RFC Abstracts

Constrained devices are nodes with limited processing power, storage space, and transmission capacities. In many cases, these devices do not provide user interfaces, and they are often intended to interact without human intervention.
In some inter-AS (Autonomous System) and inter-area deployment scenarios for RFC 4379 ("Label Switched Path (LSP) Ping and Traceroute"), a replying Label Switching Router (LSR) may not have the available route to an initiator, and the Echo Reply message sent to the initiator would be discarded, resulting in false negatives or a complete failure of operation of the LSP Ping and Traceroute. This document describes extensions to the LSP Ping mechanism to enable the replying LSR to have the capability to relay the Echo Response by a set of routable intermediate nodes to the initiator. This document updates RFC 4379.
This specification provides the requirements and considerations for WebRTC applications to send and receive video across a network. It specifies the video processing that is required as well as video codecs and their parameters.
This memo describes an RTP payload format for the VP8 video codec. The payload format has wide applicability, as it supports applications from low-bitrate peer-to-peer usage to high-bitrate video conferences.
RFC 6513 ("Multicast in MPLS/BGP IP VPNs") describes a method to support bidirectional customer multicast flows using a partial mesh of Multipoint-to-Multipoint (MP2MP) tunnels. This document specifies how a partial mesh of MP2MP tunnels can be simulated using Ingress Replication. This solution enables a service provider to use Ingress Replication to offer transparent bidirectional multicast service to its VPN customers.
IPv6 specifies the Fragment Header, which is employed for the fragmentation and reassembly mechanisms. The Fragment Header contains an "Identification" field that, together with the IPv6 Source Address and the IPv6 Destination Address of a packet, identifies fragments that correspond to the same original datagram, such that they can be reassembled together by the receiving host. The only requirement for setting the Identification field is that the corresponding value must be different than that employed for any other fragmented datagram sent recently with the same Source Address and Destination Address. Some implementations use a simple global counter for setting the Identification field, thus leading to predictable Identification values. This document analyzes the security implications of predictable Identification values, and provides implementation guidance for setting the Identification field of the Fragment Header, such that the aforementioned security implications are mitigated.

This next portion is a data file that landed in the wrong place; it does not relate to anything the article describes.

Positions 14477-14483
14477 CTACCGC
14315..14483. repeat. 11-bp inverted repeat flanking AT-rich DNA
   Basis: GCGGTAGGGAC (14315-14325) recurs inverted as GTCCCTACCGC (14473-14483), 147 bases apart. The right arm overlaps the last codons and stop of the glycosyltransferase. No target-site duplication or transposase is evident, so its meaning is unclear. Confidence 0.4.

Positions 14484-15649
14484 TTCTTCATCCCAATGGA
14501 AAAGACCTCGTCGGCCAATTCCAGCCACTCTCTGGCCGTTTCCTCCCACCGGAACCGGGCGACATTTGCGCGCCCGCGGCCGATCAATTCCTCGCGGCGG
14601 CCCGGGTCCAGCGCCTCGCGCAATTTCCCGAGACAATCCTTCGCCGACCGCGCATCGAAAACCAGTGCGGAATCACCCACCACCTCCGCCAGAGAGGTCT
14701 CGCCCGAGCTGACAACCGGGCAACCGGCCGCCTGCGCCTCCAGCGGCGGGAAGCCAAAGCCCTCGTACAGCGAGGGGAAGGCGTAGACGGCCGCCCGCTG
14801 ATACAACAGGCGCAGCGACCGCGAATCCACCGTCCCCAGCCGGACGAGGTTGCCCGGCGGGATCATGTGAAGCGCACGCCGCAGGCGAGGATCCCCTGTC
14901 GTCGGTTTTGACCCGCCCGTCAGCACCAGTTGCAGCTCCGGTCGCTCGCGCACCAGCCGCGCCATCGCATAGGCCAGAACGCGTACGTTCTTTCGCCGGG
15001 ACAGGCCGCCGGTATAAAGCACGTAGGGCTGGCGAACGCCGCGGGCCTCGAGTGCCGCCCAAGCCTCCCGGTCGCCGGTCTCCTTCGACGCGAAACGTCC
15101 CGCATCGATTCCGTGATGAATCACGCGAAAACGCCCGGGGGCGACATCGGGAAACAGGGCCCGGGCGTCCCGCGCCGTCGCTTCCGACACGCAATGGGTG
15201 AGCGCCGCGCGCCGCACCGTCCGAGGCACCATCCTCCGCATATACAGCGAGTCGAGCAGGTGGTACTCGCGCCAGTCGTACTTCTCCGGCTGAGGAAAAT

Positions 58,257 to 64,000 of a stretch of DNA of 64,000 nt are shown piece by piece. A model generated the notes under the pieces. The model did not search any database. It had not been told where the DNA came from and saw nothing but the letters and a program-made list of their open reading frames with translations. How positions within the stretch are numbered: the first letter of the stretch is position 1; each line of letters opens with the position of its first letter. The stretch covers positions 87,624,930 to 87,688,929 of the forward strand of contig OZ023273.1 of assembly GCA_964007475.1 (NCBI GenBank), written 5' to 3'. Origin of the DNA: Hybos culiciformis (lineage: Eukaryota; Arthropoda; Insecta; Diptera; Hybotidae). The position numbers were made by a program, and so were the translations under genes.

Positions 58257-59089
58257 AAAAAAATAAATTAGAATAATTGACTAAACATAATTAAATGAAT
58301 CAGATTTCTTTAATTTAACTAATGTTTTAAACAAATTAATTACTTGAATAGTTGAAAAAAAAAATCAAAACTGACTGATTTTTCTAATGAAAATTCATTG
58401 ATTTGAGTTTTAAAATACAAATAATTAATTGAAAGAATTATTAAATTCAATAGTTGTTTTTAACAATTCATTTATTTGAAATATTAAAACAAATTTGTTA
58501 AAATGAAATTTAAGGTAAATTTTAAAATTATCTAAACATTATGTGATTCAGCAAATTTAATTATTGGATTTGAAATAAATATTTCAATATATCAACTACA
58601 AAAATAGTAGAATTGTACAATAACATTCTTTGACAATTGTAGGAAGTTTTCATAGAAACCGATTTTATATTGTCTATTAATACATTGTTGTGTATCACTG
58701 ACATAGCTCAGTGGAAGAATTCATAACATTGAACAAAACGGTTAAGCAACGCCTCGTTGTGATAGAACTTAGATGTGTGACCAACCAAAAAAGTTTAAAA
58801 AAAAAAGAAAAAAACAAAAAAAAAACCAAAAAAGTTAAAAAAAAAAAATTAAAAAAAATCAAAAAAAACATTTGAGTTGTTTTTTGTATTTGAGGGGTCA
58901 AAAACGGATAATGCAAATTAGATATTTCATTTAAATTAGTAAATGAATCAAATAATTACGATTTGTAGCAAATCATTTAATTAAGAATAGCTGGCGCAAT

This document describes a Uniform Resource Name (URN) namespace intended for persistently and uniquely naming resources published by the Consultative Committee for Space Data Systems (CCSDS).
The Multiprotocol Label Switching (MPLS) Label Switched Path (LSP) Ping and Traceroute use the Reply Mode field to signal the method to be used in the MPLS echo reply. This document updates the procedures for the "Reply via Specified Path" Reply Mode. The value of this Reply Mode is 5. The update creates a simple way to indicate that the reverse LSP should be used as the return path. This document also adds an optional TLV that can carry an ordered list of Reply Mode values.
This document defines the standard media type used by the Content Delivery Network Interconnection (CDNI) protocol suite, including the registration procedure and recommended usage of the required payload- type parameter.
Several review teams ensure specific types of review are performed on Internet-Drafts as they progress towards becoming RFCs. The tools used by these teams to assign and track reviews would benefit from tighter integration to the Datatracker. This document discusses requirements for improving those tools without disrupting current work flows.
This document describes how Ethernet Shortest Path Bridging MAC mode (SPBM) can be combined with Ethernet VPN (EVPN) to interwork with Provider Backbone Bridging Provider Edges (PBB PEs) as described in the PBB-EVPN solution (RFC 7623). This is achieved via operational isolation of each Ethernet network attached to an EVPN core while supporting full interworking between the different variations of Ethernet networks.